Each of these phrases describes events that were near.
Third, part of the problem in understanding the relationship between verses 38 and 39 in Matthew 23 is in the way “until” is used. France contends that “the words until you say are expressed in Greek as an indefinite possibility rather than as a firm prediction; this is the condition on which they will see him again; but there is no promise that the condition will be fulfilled.”  The following verses demonstrate the conditional use of “until”:
Actions do not take place unless or until certain conditions are met. Until the person pays full restitution — “the last cent” — he will remain in prison. Toussaint wants to read Matthew 23:39 this way: “For I say to you, from now on you shall not see Me, but one day a future generation of Jews will because they will say, ‘BLESSED IS HE WHO COMES IN THE NAME OF THE LORD!’” James B. Jordan writes:
When Jesus entered Jerusalem in Matthew 21:9, the people shouted, “Blessed is the One coming in the Lord’s name”; and they saw Jesus daily in the temple until they had rejected Him. Now, leaving the temple and the city, Jesus states that they will not see Him again until they reaffirm what they said when He first arrived.
It is clear that “The One Coming in Yahweh’s Name” is the Messiah. The quotation is from Psalm 118:26. This same Person has been identified as “Yahweh’s Right Hand” (vv. 15–16) and as the “Chief Cornerstone” (v. 22). Jerusalem will not see Jesus again until they again affirm that He is the promised Messiah. Their temple will not stand unless Jesus is the Chief Corner.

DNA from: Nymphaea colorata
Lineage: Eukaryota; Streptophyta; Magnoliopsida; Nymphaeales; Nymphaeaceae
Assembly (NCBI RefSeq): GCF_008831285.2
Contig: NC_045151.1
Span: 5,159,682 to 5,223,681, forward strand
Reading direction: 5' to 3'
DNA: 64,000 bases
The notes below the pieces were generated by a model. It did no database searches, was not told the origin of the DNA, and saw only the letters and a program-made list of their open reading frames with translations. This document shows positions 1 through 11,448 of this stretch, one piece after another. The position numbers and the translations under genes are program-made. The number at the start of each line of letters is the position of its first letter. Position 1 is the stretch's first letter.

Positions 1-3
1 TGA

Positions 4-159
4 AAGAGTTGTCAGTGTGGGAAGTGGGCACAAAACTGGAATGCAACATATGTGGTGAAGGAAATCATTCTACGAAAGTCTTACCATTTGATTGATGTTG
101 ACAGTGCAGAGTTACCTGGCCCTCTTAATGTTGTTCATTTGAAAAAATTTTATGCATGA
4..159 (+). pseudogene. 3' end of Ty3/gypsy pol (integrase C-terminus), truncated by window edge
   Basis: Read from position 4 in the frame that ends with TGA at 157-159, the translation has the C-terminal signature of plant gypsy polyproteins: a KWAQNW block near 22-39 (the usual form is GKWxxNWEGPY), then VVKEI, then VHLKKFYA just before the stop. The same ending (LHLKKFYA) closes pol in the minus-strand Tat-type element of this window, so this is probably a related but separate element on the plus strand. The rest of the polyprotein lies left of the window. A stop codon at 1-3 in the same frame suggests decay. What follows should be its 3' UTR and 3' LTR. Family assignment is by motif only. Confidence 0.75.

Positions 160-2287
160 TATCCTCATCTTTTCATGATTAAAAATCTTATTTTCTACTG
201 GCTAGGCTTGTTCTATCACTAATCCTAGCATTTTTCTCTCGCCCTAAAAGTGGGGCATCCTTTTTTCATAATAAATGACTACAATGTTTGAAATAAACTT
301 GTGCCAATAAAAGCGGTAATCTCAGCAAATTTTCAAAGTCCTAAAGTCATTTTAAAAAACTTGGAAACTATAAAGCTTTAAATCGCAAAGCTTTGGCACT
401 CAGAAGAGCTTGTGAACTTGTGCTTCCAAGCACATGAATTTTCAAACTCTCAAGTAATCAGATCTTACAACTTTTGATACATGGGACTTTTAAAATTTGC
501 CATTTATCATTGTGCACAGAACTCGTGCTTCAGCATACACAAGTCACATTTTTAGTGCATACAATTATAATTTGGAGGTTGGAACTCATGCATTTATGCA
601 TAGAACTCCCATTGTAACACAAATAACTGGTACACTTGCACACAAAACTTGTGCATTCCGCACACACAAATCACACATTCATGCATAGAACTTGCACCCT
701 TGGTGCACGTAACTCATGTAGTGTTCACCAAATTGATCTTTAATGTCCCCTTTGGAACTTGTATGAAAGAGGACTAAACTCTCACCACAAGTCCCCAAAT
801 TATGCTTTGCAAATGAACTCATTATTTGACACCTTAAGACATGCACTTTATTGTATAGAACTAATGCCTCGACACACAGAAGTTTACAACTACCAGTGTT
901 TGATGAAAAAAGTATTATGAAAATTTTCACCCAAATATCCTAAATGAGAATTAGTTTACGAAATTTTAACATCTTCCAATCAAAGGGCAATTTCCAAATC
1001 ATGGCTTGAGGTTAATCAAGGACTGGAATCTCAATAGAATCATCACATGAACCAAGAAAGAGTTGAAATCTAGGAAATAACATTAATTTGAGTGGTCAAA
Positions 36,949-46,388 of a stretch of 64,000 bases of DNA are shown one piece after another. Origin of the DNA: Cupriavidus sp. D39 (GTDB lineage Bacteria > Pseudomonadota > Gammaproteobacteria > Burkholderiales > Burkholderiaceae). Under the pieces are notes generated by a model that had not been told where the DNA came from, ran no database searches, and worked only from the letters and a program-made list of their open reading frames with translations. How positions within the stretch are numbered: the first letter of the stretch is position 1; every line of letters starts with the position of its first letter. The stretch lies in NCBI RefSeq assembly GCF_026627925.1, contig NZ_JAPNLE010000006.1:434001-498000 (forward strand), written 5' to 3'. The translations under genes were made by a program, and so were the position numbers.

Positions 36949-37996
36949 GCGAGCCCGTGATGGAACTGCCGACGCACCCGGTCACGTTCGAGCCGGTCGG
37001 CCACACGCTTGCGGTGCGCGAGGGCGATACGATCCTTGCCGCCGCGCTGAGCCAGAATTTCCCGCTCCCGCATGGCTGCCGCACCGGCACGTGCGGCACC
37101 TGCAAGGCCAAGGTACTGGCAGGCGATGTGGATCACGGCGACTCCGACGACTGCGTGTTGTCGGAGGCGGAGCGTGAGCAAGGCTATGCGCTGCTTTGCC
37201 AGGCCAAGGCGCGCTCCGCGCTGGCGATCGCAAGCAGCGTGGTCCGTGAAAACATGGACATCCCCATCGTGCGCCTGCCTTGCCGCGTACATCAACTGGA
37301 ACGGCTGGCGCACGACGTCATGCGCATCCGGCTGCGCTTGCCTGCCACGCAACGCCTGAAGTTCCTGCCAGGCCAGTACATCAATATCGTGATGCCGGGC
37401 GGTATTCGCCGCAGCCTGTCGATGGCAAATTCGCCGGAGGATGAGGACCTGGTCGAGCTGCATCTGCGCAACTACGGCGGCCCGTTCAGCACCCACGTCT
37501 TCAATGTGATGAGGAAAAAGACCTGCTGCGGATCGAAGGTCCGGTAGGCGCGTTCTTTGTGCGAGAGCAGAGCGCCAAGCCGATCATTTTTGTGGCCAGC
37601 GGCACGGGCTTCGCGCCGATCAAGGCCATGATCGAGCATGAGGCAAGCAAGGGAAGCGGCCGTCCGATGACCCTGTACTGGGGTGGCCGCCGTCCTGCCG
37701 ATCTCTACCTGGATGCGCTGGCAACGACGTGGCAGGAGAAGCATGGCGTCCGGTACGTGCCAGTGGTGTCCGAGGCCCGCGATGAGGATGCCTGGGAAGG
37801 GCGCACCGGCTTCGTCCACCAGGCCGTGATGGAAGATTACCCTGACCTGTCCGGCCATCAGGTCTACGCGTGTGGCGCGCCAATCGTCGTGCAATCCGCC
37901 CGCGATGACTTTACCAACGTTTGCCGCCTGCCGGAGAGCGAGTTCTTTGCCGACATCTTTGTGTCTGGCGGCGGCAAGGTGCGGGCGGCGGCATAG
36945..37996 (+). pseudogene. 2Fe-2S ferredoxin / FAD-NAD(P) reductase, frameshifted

Jesus is describing what was necessary in order to escape the coming judgment that was to take place before that generation passed away. Throughout the period between the crucifixion and the destruction of Jerusalem, there were Jews who cried out, “Blessed is He who comes in the name of the Lord.” After hearing Peter’s Pentecost message, the Jews “were pierced to the heart, and said to Peter and the rest of the apostles, ‘Brethren, what shall we do?’” (Acts 2:37). Peter told them that they must “repent” in order to “be saved from this perverse generation” (2:38, 40). Three thousand Jewish converts were added to the believing community “that day” (2:41). Luke records that “many of those who had heard the message [of Peter and John] believed; and the number of the men came to be about five thousand” (4:4). The restoration had begun in Jerusalem and extended throughout the Roman Empire prior to the destruction of the temple and city in A.D. 70.
Toussaint is willing to dismiss repeated references to an impending judgment by straining to find a single passage to bolster his argument that a pre-tribulational rapture, a rebuilt temple, and the reinstitution of Old Covenant Judaism during an earthly millennium remain to be fulfilled. A careful study of the New Testament dispels such notions.
Does this mean that there was no hope for these Jews after Jesus declared that their house was being left to them desolate? Not at all. As James DeYoung writes:
“Although the temple shall be destroyed, a new religious order will be instituted in which the Jews are still invited to come to Christ and greet him as the Messiah within the new temple, the spiritual house that God will build, the Church. But there is in this passage no expression of the thought that this judgment on the temple, and hence on Jerusalem as the religious center of God’s people, will ever be reversed; that God will ever return to his temple in Jerusalem and once again make it the place where he exercises his redemptive revelational relation with his people.”